People + Strategy Journal

Winter 2021

CHRO Connection: Michelle Nettles

Michelle Nettles, Chief People and Culture Officer of ManpowerGroup, discusses the bravery required of leaders, shifting workplace culture after COVID-19 and actions toward social justice.

By Lisa Connell

Courage and Compassion Are Hallmarks of Modern Leadership

Michelle Nettles: Johann Nel, the former HR Managing Director of SABMiller, convinced me that HR was strategic and a place that I could leverage my strengths, support my community and grow professionally. 

LC: Describe some lessons you’ve learned as an HR professional, even some perhaps learned the hard way. 

MN: Many of our own policies perpetuate the challenges we face today. For example, compensation philosophies built on experience—not performance—perpetuates gender pay gaps. Diversity, equity and inclusion roles without resources and distinct from HR responsibilities often excuse accountabilities and placate leaders.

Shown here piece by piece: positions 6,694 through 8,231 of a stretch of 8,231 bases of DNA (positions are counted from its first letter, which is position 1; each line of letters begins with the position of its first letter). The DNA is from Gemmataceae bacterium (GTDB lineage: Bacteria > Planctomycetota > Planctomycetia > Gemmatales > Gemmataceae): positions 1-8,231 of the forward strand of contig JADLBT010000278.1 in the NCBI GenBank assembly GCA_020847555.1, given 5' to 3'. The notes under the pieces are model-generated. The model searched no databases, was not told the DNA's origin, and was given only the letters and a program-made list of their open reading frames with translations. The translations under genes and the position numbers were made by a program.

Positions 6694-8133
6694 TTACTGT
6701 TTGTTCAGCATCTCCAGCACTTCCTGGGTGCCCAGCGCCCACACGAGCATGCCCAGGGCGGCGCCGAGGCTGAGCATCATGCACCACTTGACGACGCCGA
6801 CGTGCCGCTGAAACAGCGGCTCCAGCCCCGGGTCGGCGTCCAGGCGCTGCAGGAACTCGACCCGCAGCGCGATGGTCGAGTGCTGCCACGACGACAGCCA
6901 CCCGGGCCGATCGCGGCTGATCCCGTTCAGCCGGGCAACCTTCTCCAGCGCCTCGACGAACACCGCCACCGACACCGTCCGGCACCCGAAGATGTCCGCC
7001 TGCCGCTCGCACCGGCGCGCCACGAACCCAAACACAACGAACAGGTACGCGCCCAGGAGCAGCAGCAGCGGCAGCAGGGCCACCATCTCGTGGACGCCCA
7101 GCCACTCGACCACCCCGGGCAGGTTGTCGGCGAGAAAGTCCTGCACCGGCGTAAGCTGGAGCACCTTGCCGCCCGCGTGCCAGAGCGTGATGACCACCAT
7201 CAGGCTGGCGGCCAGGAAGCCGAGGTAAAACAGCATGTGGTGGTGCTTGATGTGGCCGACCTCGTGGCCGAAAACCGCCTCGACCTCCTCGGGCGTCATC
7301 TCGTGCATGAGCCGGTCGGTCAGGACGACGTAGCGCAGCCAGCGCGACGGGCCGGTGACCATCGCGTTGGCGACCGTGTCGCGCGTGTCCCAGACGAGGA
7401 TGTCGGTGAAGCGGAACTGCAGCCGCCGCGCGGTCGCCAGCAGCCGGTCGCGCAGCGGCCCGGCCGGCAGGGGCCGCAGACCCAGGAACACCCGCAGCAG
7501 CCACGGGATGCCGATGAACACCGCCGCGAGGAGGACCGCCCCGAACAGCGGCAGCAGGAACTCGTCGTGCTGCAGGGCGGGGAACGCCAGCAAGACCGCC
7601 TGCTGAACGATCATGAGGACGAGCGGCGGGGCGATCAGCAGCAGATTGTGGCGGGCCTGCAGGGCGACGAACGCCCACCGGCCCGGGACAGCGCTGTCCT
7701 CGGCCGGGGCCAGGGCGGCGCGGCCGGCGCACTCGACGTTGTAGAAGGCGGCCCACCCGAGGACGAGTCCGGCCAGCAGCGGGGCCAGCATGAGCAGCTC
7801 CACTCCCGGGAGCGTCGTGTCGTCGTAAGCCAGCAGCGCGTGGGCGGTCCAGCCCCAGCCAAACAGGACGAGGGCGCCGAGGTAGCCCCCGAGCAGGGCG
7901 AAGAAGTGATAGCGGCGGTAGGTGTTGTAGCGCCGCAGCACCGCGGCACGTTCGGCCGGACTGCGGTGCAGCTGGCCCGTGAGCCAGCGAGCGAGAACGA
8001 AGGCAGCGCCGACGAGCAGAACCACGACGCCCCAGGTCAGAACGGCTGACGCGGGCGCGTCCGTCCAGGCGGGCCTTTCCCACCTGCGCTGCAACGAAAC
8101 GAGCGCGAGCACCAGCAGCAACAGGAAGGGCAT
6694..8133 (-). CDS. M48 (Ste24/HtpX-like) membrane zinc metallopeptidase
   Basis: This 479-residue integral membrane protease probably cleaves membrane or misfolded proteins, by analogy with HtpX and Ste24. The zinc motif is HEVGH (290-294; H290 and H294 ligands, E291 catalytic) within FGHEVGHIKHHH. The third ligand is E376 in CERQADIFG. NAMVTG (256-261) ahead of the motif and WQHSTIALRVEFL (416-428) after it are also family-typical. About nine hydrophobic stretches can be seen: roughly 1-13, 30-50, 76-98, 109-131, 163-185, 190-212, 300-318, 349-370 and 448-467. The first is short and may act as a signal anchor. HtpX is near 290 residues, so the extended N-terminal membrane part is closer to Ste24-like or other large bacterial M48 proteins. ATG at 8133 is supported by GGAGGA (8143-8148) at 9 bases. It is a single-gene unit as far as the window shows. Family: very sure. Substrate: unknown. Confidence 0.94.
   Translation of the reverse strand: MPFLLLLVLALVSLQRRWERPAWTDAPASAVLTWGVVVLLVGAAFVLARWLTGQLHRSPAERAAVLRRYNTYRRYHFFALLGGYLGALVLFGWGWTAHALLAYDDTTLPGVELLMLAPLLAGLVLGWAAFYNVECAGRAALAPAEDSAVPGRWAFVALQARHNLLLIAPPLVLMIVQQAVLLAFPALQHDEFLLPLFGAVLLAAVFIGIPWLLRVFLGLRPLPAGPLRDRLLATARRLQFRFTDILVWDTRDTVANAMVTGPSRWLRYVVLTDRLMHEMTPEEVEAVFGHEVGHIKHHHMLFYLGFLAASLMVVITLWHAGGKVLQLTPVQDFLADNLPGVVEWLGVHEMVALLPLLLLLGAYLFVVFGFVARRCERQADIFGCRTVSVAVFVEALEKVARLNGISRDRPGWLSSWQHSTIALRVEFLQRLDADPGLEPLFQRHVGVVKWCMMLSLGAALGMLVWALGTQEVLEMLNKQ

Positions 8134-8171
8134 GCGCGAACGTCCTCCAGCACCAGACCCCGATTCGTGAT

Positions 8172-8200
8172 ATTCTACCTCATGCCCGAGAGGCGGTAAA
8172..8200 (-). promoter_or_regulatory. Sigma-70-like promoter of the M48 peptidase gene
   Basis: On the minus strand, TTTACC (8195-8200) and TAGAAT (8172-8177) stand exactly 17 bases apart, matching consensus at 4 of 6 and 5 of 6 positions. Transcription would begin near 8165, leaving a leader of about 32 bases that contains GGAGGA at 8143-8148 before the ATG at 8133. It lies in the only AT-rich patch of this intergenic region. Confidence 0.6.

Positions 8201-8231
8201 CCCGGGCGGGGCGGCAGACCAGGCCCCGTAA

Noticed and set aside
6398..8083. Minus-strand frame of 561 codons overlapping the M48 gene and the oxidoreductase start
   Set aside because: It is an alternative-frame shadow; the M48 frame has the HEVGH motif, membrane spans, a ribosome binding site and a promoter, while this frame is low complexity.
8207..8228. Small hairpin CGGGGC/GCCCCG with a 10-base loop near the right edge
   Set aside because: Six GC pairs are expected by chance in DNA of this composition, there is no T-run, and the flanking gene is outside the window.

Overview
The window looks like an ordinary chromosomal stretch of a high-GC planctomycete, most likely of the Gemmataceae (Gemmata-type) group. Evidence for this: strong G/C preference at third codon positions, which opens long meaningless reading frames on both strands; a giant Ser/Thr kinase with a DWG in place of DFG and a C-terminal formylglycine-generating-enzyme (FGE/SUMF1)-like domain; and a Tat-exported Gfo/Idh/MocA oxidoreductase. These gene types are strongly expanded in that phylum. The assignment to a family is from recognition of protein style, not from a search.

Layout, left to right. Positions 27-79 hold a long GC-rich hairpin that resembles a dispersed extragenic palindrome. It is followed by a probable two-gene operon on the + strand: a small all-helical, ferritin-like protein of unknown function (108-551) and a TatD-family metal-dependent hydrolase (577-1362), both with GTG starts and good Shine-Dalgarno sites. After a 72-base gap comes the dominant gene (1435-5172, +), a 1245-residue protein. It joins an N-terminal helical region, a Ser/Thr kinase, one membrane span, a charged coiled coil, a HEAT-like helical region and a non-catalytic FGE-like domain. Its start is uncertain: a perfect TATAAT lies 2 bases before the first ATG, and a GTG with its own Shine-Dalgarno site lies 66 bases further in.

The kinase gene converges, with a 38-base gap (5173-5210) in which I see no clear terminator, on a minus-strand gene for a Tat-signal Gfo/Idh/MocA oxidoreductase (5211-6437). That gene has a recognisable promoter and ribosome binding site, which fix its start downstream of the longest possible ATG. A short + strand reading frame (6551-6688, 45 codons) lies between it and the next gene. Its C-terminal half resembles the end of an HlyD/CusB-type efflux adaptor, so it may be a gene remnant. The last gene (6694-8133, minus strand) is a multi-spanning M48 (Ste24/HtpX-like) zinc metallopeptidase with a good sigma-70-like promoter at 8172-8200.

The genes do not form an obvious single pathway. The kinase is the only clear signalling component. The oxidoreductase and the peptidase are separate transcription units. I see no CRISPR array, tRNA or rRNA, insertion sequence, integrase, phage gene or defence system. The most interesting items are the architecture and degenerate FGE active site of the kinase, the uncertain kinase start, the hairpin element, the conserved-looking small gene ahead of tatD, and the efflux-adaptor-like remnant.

LC: What advice would you give to a rising HR leader? 

MN: Be courageous and lead. Early in the COVID-19 era, I heard Tracy Keogh of HP say that when the tide rolls out, you see who is left wearing their swimsuit and who is not. It put quite the visual in your mind but I took it to heart. As HR leaders, we have often been without our swimsuit because we too often want to be liked or please leaders or the famous “business” that we serve but are not a part of. 

In today’s era, workers increasingly have stronger voices and are unapologetic about exercising their choices. As HR leaders, we can no longer sit on the side lines—we must step up, we must be courageous and we must lead. In an era of social justice, we must empower the voice of the worker whilst balancing the needs of the company and the larger community. It’s tough. And courage is a requirement. 

LC: How do you think the role of a CHRO is going to change in the next five years? 

MN: Increasingly, the role of CHRO will parallel (but not yet equal) the role of CFO. As institutional investors revisit Milton Friedman’s shareholder theory and shift to stakeholders, employees will gain more voice and more power. The CHRO must truly balance the voice of ALL stakeholders and will surely need to contemplate social justice as the world of work continues to be reshaped by technology and the demand for equity.